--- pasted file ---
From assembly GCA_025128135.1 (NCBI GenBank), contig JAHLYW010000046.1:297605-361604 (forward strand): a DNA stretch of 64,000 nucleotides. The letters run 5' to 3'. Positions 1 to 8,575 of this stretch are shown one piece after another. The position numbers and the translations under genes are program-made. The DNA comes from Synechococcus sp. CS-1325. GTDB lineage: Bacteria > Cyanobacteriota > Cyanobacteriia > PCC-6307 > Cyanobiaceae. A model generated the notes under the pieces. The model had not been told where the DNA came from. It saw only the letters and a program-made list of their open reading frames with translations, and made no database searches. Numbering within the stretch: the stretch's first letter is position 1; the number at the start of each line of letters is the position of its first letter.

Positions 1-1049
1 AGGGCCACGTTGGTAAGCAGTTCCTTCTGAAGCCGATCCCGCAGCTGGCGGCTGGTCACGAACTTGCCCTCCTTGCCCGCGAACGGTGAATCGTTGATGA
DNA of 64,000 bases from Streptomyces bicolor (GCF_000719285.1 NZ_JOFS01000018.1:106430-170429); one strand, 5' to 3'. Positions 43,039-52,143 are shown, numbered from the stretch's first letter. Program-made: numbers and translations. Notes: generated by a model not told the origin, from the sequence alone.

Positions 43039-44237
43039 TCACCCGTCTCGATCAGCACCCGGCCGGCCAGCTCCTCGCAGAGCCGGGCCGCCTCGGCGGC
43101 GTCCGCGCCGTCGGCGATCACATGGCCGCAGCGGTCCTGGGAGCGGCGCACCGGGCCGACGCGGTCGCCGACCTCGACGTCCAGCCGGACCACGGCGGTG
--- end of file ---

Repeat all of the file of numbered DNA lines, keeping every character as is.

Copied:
From assembly GCA_025128135.1 (NCBI GenBank), contig JAHLYW010000046.1:297605-361604 (forward strand): a DNA stretch of 64,000 nucleotides. The letters run 5' to 3'. Positions 1 to 8,575 of this stretch are shown one piece after another. The position numbers and the translations under genes are program-made. The DNA comes from Synechococcus sp. CS-1325. GTDB lineage: Bacteria > Cyanobacteriota > Cyanobacteriia > PCC-6307 > Cyanobiaceae. A model generated the notes under the pieces. The model had not been told where the DNA came from. It saw only the letters and a program-made list of their open reading frames with translations, and made no database searches. Numbering within the stretch: the stretch's first letter is position 1; the number at the start of each line of letters is the position of its first letter.

Positions 1-1049
1 AGGGCCACGTTGGTAAGCAGTTCCTTCTGAAGCCGATCCCGCAGCTGGCGGCTGGTCACGAACTTGCCCTCCTTGCCCGCGAACGGTGAATCGTTGATGA
DNA of 64,000 bases from Streptomyces bicolor (GCF_000719285.1 NZ_JOFS01000018.1:106430-170429); one strand, 5' to 3'. Positions 43,039-52,143 are shown, numbered from the stretch's first letter. Program-made: numbers and translations. Notes: generated by a model not told the origin, from the sequence alone.

Positions 43039-44237
43039 TCACCCGTCTCGATCAGCACCCGGCCGGCCAGCTCCTCGCAGAGCCGGGCCGCCTCGGCGGC
43101 GTCCGCGCCGTCGGCGATCACATGGCCGCAGCGGTCCTGGGAGCGGCGCACCGGGCCGACGCGGTCGCCGACCTCGACGTCCAGCCGGACCACGGCGGTG